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Rod Phillips is no longer Ontario’s minister of finance. Tracy Allard is out as Alberta’s minister of municipal affairs. Joe Hargrave has resigned from Saskatchewan’s cabinet. Federal New Democrat MP Niki Ashton was removed from her roles as a critic, Liberal MP Kamal Khera is no longer parliamentary secretary for international development and Conservative MP David Sweet is no longer chair of the Commons ethics committee.

And that’s just the short list of politicians who somehow were unable to grasp that travelling outside the country would upset – no, outrage – Canadians. It came across like the definition of privilege: We make the rules, but we don’t have to follow them.

It’s difficult to say what was more troubling: public officials who didn’t get that the no-foreign-travel advice applied to them, or those who were all too aware, yet still did it anyhow? What’s worse: ignorance or hypocrisy?

The latter was best exemplified by Mr. Phillips, until now widely thought of as the most qualified member of Ontario’s Progressive Conservative cabinet. He nevertheless appears to have believed he could use social media to give the impression that he was in Canada, rather than in St. Barts, in part by regularly posting predeparture photos.

So the holidays gave Canadians the gift of outrage. And while the outrage is justified, it doesn’t get at the most outrageous part of Canada’s COVID-19 failures.

The reason Canada is having such a bad pandemic – more than 16,000 deaths, including nearly 1,300 since Christmas – is not because a few elected officials sneaked off to the beach. The mounting toll of illness and economic hurt is not primarily the product of what MPs, MLAs and MPPs are doing in their off-hours. Canada’s main problem is what governments are doing, or failing to do, when they are on the job.

With the exception of the Atlantic provinces, Canada’s pandemic response, at both the provincial and federal level, has consistently been marked by a strange passivity, even indifference.

Take the border. Preventing the introduction of new cases from abroad has always been among the issues that Canada must tackle – as proved by the success of countries from Australia to South Korea to Taiwan. If Canada can ever get its infection rate down, the border will become the key line of defence. It already is, given the need to minimize the introduction of new variants of the virus.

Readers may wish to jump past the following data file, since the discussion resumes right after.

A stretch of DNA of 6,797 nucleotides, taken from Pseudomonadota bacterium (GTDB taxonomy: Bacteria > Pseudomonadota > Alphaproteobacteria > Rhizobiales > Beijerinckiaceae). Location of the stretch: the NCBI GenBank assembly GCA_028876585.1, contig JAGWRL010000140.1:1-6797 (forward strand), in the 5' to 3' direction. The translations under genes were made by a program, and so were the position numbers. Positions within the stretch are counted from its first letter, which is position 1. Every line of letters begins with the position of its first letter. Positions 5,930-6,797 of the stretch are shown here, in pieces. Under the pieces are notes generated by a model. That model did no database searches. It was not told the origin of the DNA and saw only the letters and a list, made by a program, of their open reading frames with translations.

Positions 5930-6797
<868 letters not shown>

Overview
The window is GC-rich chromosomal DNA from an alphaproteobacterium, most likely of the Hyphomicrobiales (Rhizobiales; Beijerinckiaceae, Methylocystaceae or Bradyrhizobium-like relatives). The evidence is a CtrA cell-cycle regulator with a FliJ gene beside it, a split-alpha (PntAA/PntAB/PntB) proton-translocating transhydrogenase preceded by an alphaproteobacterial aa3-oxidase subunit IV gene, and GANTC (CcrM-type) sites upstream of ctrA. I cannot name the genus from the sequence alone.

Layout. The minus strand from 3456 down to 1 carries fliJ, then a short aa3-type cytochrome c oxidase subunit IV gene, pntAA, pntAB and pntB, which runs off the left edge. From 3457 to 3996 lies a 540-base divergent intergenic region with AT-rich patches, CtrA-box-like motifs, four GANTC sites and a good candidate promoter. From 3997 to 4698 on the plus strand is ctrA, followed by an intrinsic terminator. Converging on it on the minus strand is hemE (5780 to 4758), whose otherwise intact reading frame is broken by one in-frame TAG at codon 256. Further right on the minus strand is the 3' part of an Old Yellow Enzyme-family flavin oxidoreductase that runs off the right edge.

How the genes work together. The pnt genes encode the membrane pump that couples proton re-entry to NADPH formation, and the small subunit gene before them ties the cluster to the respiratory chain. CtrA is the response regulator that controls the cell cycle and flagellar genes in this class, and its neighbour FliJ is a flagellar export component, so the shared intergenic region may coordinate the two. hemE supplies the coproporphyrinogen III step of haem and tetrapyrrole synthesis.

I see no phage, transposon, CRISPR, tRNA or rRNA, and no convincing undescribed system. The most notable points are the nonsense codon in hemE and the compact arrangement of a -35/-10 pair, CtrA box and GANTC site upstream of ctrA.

But Canada has for the better part of a year run border pandemic security on the honour system. Until a sudden order in late December for travellers entering Canada to get a COVID-19 test before flying, the Trudeau government showed a consistent and bewildering lack of interest in the matter. There was no testing of travellers on arrival, and there still isn’t. There’s still no mandatory quarantine at a government hotel at the travellers’ expense, as in Australia. There’s just the signing of a promise to stay home for 14 days.

As for the thousands of truckers who cross the Canada-U.S. border daily, there is also no testing. How many of those essential border crossers are carrying COVID-19? We have no idea. The Trudeau government’s policy at the border has been don’t ask, don’t tell, don’t worry.

Meanwhile in the provinces, the vaccine rollout has so far been shockingly slow, notably in Ontario. Canada’s vaccination pace is even behind the hapless Americans. (Similarly, Canada’s daily testing rate is currently half that of the U.S.) As for the thick walls that were supposed to have been built around the country’s long-term care homes, they’ve turned out to be remarkably porous. In essential workplaces, from food processing to factories to logistics, steps to lower infection through proper screening remain insufficient.

Yet the National Hockey League’s seven Canadian teams are about to begin their regular season, and it looks like they’ve got the tools in place to do it safely. Public-health officials across the country have signed off on the NHL’s approach, which includes a kind of modified bubble and some elements from last year’s successful playoffs, including daily testing of players.

Similarly, the film and TV industry across the country has used extensive protocols, from distancing to personal protective equipment on set to regular testing, to keep Hollywood North turning.

How come Canada isn’t replicating these success stories? That’s the real outrage.

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